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Two pieces of advice before you play the new Homestead Golf Course:

1) Bring an extra dozen golf balls.2) Leave your driver home.

If you want to ignore piece of advice No. 2, then amend the first piece of advice. Bring an extra two dozen balls.

One thing about the scenic new Homestead Golf Course at the Homestead Resort: Playing it requires accuracy, not to mention a lot of patience.

The fairways are tight, partly because land was at a premium and also because course designer Bruce Summerhays wanted to have a championship-caliber golf course.

He's got that, with a couple of big tournaments already scheduled there later this summer. The course was designed with the average golfer in mind with several tee boxes on each hole. But you still have to hit them straight wherever you hit from. Water comes into play on at least half the holes.

Chronic slicers will have problems on several holes. No. 2 is a slight dogleg left, so a sliced ball aimed down the middle of the fairway will find its way over a fence on the right. If you aim left and go left, you'll never find your ball in the thick wetlands.

You'll have the same problem at No. 8, a 501-yard par-5. A fade or slice will take you over the fence on the right side. In fact the day our foursome played, we saw someone, who appeared to be out working in his field off to the right. On closer inspection, we saw he was picking up balls, his pockets bulging and hands full of white and orange spheres. The owner of this property will probably get rich selling stray golf balls.

No. 9 is dogleg right that requires an iron shot off the tee for most. But even a good iron shot may leave you with a 200-yard uphill shot over a wide creek. Again, several possibilities exist for lost balls off the tee and on your second or third shot.

After nine holes, many first-timers may be ready to give up, even if they have plenty of balls left in their bag. But they should hang in there. The back nine is more fun. It's more open and you can finally hit some big woods without feeling a bit claustrophobic looking at narrow targets.

No. 10 is very short, just 315 yards from the blue tees, and you can probably get away with a 6-iron off the tee. The 10th was originally a par-5 dogleg to the left but had to be re-designed because of the land problems late last year. The 14th is also a completely redesigned hole, a right-angle dogleg right par-5 with a lot of potential when the grass fills in.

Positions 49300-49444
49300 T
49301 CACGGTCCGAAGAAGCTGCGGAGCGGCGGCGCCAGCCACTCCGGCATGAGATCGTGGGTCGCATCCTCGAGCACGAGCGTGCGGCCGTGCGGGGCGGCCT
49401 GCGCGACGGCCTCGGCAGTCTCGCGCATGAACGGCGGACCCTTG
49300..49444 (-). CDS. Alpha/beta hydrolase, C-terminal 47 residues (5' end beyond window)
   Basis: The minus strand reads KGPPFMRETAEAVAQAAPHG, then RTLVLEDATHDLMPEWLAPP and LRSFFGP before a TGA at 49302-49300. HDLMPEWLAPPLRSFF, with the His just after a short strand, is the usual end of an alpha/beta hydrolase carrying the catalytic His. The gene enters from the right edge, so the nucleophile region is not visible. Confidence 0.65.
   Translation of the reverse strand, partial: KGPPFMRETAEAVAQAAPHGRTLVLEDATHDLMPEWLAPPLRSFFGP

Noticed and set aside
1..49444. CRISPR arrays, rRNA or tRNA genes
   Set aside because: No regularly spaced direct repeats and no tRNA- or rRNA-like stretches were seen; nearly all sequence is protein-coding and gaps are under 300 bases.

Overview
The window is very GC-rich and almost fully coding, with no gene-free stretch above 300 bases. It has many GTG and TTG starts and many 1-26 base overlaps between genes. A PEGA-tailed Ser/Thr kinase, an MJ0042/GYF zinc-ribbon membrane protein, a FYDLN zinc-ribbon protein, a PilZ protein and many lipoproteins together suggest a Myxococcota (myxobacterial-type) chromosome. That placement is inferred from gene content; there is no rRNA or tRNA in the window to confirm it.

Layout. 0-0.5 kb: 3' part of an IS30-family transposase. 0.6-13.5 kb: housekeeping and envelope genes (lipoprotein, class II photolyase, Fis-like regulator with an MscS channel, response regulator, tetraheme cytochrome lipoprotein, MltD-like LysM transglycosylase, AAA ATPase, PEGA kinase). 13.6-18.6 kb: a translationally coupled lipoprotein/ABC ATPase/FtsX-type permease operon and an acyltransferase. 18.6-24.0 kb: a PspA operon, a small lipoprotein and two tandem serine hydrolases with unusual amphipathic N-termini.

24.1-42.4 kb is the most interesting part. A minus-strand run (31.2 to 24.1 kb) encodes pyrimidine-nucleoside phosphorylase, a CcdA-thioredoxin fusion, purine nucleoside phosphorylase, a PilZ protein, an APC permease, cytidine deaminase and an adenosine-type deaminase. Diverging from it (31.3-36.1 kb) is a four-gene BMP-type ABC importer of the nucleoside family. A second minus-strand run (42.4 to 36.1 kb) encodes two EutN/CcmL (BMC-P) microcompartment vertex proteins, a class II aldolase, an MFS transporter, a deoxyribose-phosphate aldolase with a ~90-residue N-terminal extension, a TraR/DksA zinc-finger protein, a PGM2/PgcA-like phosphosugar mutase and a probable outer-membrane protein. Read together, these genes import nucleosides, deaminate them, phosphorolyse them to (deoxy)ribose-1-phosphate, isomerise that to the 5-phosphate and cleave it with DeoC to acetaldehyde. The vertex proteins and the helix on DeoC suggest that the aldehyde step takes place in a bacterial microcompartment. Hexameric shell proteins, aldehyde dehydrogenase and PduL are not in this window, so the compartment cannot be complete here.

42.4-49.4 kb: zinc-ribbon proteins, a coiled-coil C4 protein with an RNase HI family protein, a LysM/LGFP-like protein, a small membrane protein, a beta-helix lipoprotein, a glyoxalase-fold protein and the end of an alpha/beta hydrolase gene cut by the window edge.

The setting and views at the Homestead are hard to beat. Up at the 13th green/14th tee, the highest point of the course, you have a magnificent view of the Heber Valley below. Then when you reach the 15th green, you may be surprised to see the Wasatch Mountain State Park Golf Course looming just a good Kurt Moore-drive away to the north.

Because of the redesigned holes, there are some long stretches between the 10th and 11th holes and Nos. 17 and 18. It's not a problem on the nifty new golf carts, which are required before 2 every afternoon. Those who insist on walking after 2 p.m. receive their share of exercise and save a few bucks. The golf shop and clubhouse is one of the fanciest around.

The idea for the Homestead course came about four years ago. Lem Stroud, a local property owner, approached Summerhays, the pro at Wasatch at the time, about designing a course. More property was acquired until there was enough for a golf course to go alongside the Homestead resort, already famous for its lodging.

Jerry Sanders, who bought the Homestead resort at the same time, thought the idea was a good one. "We realized we needed additional attractions and the land was available for a course," he said.

"It's a fun course to play, but you do lose a few balls," said Sanders.

For Summerhays, it was his first try at course design and he's pleased with how it turned out, even with the land problems.

"Designing the course was a lot of fun, especially the greens" he said. "It's amazing how fast the greens have come around."

The greens are sculpted with plenty of variety. The finishing holes, 9 and 18, share a double green, with two trees and a huge trap between them in front. If you lose a ball in the trees near No. 9, don't surprised to find a few volcanic rocks scattered about from the nearby volcano.

Summerhays says a couple of years may be needed for the course to fully mature. But except for the two or three redesigned holes, the course is perfectly playable now.

And it's the kind of course people say will grow on you the more you play it. Just remember bring a big dose of patience . . . and your ball retriever, of course.